“Bryan, eat your vegetables,” Mom says, “or the Grinning Man will get you.
I give her my best flat-eyed stare. “The Grinning Man?” Does she seriously expect such an obvious trick to work on an eight-year-old? I shake my head and continue ignoring the disgusting pile of green on my plate.
“Yes,” she says, “the Grinning Man.” Her voice sounds off. Distracted. Like she isn’t devoting much thought to what she’s saying. But she stares right at me as she continues. “If I call him, he will come get you in the night, and you really don’t want that to happen. He lives in darkness, you see, and can be anywhere it is present, and you know he’s come for you when you hear the sound of his claws tapping on the walls. But by then it’s already too late. He will find you. And even though he’s a monstrous being that does monstrous things, he will be grinning. Always grinning.”
“That’s stupid,” I say after a moment. “I’m still not eating any.”
“Very well,” my mother answers. She closes her eyes, then chants in a loud monotone. “Grinning Man . . . please teach my child . . . the error of his ways.”
I open my mouth to call her an idiot when the lights flicker. A second later I’m not sure whether it really happened or I imagined it, but I feel suddenly nervous.
“It still won’t work,” I tell her. “What made you think I’d believe such a weird story anyway?”
My mother shakes her head and pinches the bridge of her nose like she’s got a headache. “I don’t know. It just popped into my head, I guess.” She lets out a long sigh and reaches over to take my plate. “Fine. Have it your way. Let’s clean this up and get you tucked in for bed.”
I sit awake in my bed, wrapped tightly in my comforter, surrounded by the deep shadows that lurk just outside my night light’s dim glow. A couple of hours have passed since my mother kissed me goodnight and closed me in my room, and I’m growing angrier at her by the second for planting that strange story in my head at dinner. I doubt I’m going to get much sleep tonight.
Fortunately, it has proven to be an uneventful night. As I’ve known for years, my mother is full of crap. I force myself to lay back, and my eyelids quickly grow heavy.
I bolt upright in my bed, straining to hear in the oppressive silence. What had that noise been? My imagination? It came from the front room of the house. The front door, perhaps?
For at least the twentieth time since telling her goodnight, I curse my mother’s name.
The silence stretches, and I feel foolish for being so scared.
This time there is no doubt. I heard a noise, and it was closer than the last one. I think it came from the entrance to the hallway my room sits at the end of. I suddenly have to pee badly but don’t for a second consider going to the bathroom across the hall.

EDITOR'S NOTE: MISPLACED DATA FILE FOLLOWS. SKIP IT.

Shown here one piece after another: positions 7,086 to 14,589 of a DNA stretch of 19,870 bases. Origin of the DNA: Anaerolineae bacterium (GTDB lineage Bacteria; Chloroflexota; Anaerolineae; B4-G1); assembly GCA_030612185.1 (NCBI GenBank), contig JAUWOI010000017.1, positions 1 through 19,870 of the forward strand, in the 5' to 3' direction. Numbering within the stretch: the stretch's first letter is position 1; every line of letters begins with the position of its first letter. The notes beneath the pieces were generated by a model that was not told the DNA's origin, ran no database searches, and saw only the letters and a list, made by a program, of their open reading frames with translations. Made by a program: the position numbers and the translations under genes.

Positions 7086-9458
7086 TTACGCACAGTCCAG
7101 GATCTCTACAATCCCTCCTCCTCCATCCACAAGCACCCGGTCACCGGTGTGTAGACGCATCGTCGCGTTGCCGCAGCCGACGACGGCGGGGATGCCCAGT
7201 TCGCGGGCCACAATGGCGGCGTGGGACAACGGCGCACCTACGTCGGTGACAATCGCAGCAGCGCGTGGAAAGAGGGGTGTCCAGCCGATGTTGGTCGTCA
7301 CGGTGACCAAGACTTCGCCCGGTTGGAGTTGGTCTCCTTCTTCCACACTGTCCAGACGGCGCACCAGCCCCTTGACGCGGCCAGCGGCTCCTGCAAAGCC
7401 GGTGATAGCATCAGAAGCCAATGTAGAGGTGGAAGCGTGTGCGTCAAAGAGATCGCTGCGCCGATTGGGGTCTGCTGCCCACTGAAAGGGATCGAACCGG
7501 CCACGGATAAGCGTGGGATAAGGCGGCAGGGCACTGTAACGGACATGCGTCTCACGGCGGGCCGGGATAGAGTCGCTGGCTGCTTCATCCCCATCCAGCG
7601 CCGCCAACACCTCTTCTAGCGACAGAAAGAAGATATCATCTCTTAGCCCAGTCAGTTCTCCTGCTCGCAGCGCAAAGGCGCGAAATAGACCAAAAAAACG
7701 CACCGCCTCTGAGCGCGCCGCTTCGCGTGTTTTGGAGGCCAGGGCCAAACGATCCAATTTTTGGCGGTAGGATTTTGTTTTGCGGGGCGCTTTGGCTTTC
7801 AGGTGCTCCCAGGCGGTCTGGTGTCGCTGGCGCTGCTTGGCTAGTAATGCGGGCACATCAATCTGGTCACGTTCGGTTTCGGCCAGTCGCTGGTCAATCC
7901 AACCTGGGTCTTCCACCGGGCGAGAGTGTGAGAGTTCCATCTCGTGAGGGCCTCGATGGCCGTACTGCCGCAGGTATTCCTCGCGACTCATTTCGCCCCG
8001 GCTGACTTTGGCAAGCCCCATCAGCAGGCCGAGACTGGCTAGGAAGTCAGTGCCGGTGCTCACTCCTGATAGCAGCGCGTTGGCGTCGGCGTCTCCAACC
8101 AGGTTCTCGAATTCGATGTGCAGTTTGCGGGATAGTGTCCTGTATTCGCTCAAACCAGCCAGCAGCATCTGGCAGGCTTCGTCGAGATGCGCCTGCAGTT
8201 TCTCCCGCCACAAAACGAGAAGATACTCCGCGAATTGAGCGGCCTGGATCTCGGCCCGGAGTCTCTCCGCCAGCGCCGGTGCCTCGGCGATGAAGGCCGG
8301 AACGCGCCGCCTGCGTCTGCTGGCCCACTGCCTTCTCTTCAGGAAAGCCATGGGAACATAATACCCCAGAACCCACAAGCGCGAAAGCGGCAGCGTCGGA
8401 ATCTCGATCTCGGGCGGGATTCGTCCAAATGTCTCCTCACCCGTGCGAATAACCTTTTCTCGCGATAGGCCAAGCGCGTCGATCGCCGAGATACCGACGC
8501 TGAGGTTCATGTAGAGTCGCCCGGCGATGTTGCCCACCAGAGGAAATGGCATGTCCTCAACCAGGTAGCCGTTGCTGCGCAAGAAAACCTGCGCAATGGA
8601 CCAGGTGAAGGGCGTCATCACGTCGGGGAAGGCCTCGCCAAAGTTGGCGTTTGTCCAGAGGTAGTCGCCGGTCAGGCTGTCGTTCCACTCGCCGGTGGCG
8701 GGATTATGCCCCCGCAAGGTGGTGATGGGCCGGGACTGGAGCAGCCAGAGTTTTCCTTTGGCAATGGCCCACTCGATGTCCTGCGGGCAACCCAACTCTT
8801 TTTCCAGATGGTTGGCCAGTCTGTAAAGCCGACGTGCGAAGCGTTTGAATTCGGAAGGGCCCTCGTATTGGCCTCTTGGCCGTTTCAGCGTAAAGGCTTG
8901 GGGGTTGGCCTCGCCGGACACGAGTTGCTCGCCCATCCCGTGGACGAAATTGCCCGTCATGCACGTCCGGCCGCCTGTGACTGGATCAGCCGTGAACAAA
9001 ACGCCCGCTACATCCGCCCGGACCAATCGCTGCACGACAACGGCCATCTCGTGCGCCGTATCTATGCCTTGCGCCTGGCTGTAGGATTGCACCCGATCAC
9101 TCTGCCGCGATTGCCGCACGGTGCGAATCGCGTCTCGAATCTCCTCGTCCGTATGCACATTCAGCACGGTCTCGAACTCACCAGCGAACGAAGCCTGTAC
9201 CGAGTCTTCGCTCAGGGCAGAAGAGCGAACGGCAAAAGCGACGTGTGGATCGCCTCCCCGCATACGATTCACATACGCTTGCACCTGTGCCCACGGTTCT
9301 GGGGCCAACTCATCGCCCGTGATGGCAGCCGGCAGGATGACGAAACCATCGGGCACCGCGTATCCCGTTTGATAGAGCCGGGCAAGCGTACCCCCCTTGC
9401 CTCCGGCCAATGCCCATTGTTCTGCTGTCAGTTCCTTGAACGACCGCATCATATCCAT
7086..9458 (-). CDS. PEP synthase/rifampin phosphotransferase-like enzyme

This time the tapping is on the doorframe of my bedroom. I’m too scared to breathe and shiver uncontrollably as I peer into the darkness. I think I see a silhouette at the foot of my bed, that of an incredibly large man, but I can’t be sure.
“Hello?” I venture weakly.
A deep-throated laugh answers me.
I scream and throw my pillow in the direction of the laughter and leap from my bed. I sprint from my bedroom, socks sliding on the hallway’s hardwood floor, and turn towards the door to my mother’s room. A heavy banging sounds from the other side of it.
“Bryan?” my mother shouts. “What’s going on? I can’t get this door open.”
She can’t help me, I think, somehow it’s trapped her. What do I do now?
I turn and run into the front room, away from the dreaded sound. It seems my mother’s story was true after all, but . . . how could she have done this to me? I realize I am in utter darkness and cast about for a light switch, but I’m too scared to think straight.
Tap, tap, tap, tap, tap, tap.
The sound is all around me now, freezing me in place. I fall to my knees and squeeze my eyes shut. After a moment, I sense a presence next to me.
Almost against my will, I open my eyes and look up.
A massive man in a long, hooded coat towers over me. Twisted, clawed hands hang at his sides. His face is smothered in shadow, except for his shockingly white teeth, fixed in a permanent smile.
The Grinning Man.
Another deep-throated laugh escapes him.
I piss myself and squeeze my eyes shut again.
A long moment passes.
“Bryan, are you okay? What happened?” It’s my mothers voice. Then I feel her familiar embrace enfold my shivering body. I open my eyes and, to my relief, the Grinning Man is gone.
For some reason, my mother is crying.
But I’m not fooled. I remember she is the one that brought this on me. I now know what she is capable of subjecting me too.
“I’ll never disobey again,” I woodenly state, feeling relieved and exhausted and defeated at the same time. “I promise.”
©2013 Paul Miller
Paul Miller lives near Dallas, Texas with his beautiful wife and three small children and writes in what free time he can find. If you enjoyed this story, find links to his other work at paulmillerfiction.wordpress.